Consumer research for older and disabled people

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Choosing a mobility scooter

A mobility scooter can help people get around independently. How do you know if a scooter is right for you?
See below for advice on what to think about when buying a scooter which will suit your needs, safety and insurance, as well as information about controls and other features.

What to look for when choosing a scooter:

  1. Introduction and quick guide (this page)
  2. Class and size
  3. Controls - overview
  4. Controls - starting and stopping
  5. Seating and stability
  6. Batteries and range
  7. Travelling with a scooter
  8. Safety and insurance
  9. Buying advice
  10. Finance
  11. Checklist
  12. Using our scooter search
  13. Useful contacts


Mobility scooters can offer you a great deal of independence. There are many different types available and prices can range from under £400 to over £5,000, depending on the size and quality of the scooter.

Because there's so much variety, it's important to think about what will suit you before you buy. Find a scooter that's comfortable, easy to use and suited to what you want to use it for.

Shop around and try out different types before you commit to anything.

This guide aims to help you decide whether a scooter is for you and, if so, what type to go for. Use the quick guide below to get an idea of what to think about, or look at our detailed information if you want to find out more.

Our mobility scooter checklist can also help you work out what to look out for.

When you're ready to start looking, Rica's scooter search has prices and information on over 120 scooters - but always double-check, because prices do vary.

Top tips:

Before getting a scooter:

What do you want it for?
  • Decide what size and type you need:
  • Small (Class 2) scooters can go on pavements. Some can be dismantled and put in your car boot. The smaller they are, the easier they are to use indoors, store and transport.
  • Class 3 scooters are larger and can go on the road. They're more robust and better at travelling for long distances.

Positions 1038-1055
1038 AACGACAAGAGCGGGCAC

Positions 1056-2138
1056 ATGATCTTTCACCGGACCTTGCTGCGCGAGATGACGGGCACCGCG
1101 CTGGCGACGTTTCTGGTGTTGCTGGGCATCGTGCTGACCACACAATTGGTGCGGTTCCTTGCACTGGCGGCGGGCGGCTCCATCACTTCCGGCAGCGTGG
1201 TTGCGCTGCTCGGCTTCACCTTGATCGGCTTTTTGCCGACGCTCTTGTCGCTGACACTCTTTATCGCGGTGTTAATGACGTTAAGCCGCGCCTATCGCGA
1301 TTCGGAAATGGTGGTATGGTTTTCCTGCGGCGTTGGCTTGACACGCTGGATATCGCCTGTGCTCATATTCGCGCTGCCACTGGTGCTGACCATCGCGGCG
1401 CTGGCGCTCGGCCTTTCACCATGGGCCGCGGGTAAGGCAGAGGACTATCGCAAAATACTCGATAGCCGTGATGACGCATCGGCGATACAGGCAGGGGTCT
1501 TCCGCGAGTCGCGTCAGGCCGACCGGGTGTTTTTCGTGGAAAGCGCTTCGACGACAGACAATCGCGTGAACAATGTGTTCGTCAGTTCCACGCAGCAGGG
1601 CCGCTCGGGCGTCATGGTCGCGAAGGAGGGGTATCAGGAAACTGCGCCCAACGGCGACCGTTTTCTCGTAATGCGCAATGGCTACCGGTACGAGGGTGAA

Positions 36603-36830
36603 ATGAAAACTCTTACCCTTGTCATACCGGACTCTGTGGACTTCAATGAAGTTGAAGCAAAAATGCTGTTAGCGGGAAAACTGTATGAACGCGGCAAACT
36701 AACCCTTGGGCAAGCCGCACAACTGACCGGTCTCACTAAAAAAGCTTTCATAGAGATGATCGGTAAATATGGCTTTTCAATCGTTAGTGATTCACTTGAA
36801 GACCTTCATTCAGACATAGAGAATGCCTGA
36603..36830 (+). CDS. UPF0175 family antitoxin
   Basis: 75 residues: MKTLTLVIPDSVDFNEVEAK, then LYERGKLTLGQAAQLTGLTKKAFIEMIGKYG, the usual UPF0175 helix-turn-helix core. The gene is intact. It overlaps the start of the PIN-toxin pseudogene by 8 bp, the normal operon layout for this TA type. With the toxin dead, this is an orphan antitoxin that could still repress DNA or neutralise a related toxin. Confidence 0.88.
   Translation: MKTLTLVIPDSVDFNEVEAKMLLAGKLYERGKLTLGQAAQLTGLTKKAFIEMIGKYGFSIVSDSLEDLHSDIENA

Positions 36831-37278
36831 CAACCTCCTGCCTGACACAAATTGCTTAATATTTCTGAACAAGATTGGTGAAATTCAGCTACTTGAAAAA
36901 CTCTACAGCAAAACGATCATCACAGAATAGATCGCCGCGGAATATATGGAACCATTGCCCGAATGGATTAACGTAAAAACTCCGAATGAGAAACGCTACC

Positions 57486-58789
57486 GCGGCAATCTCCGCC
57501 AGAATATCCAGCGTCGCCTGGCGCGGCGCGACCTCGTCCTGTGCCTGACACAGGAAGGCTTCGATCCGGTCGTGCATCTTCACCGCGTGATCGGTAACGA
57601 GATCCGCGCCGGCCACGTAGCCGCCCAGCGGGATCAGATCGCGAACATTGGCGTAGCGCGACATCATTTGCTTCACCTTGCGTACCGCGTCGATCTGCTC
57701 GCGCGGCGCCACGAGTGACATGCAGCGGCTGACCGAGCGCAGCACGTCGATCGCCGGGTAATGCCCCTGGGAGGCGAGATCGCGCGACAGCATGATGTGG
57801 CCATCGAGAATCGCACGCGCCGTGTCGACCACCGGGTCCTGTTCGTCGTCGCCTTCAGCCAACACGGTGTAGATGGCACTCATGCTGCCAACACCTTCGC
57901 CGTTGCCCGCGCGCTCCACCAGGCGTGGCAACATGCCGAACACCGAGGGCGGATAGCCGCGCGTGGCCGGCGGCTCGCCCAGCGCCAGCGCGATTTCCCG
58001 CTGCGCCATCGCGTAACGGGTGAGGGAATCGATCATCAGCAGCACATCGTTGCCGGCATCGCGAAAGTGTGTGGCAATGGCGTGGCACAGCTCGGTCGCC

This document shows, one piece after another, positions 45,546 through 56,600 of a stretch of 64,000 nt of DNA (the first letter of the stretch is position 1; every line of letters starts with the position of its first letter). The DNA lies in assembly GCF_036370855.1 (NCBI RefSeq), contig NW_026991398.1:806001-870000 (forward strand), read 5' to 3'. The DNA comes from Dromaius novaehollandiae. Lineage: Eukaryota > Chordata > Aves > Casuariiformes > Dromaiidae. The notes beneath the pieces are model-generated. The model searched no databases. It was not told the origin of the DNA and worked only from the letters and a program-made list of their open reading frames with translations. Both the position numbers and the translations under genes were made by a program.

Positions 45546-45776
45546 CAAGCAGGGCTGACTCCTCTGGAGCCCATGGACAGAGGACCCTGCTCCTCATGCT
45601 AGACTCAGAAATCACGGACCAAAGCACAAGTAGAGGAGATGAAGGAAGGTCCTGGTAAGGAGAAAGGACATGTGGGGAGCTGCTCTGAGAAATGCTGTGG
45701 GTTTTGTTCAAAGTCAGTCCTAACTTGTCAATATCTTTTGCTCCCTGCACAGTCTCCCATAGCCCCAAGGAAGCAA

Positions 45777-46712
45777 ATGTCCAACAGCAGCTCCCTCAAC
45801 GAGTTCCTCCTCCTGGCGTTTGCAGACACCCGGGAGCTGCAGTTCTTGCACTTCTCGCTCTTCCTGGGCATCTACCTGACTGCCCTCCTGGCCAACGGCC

• Will you use your mobility scooter on public transport?
Try before you buy
  • Try out different scooters to see what suits you, and don't buy anything without having a test drive.
  • Good retailers will let you try their products first, and some will do home visits (all Motability dealers do this).
  • Other good places in your locality to try could include Mobility Centres, Disabled Living Centres and Shopmobility. You can rent scooters from them` to get round the shops, but this also a good way to try different models out.
Will it suit you?
  • Our consumer panel tested scooter controls to find out what to look for. Make sure the controls are easy to see, reach, grip and use for long periods.
  • The seating needs to be comfortable, too. Check back support and legroom.

If you decide to get a scooter:

How to pay for it:
  • Motability can be a good option if you're eligible - you pay for the scooter using your mobility payments. You also get extra services such as insurance and repair.
  • Alternatively, some charities provide funding.
Buying one yourself:
  • Shop around if you're paying by yourself, as prices vary.
  • We don’t recommend buying online unless you know exactly what you want. You can't try the scooter out and may have to assemble it yourself. Read our blog post, I bought my scooter online
How to use it safely:
  • Remember the speed limits - 4mph on the pavement and 8mph on the road.
  • If you're going on the road, know your highway code.
  • Slopes, kerbs and rough ground can make your scooter unstable. Make sure you know what it can handle and how well you can balance.
  • Get insurance so that you're covered against theft, accidents and third-party claims.

Travelling on public transport with a scooter

Some smaller scooters can be taken on public transport.

Go to our unique information pages, below, to find out about the policies for taking scooters on:

Research on mobility scooters

Rica has published reports about its research into mobility scooter use:

You can also go straight to our scooter and powered wheelchair search.

Personal experiences

Acknowledgements: This guide was produced by Rica. The information on mobility scooter controls comes from usability research with older and disabled people, funded by Motability. Other information comes from consultation with independent experts.

Last updated: October 2015

Introduction | Next: Class and size | See also: Accessible public transport | Mobility scooter research reports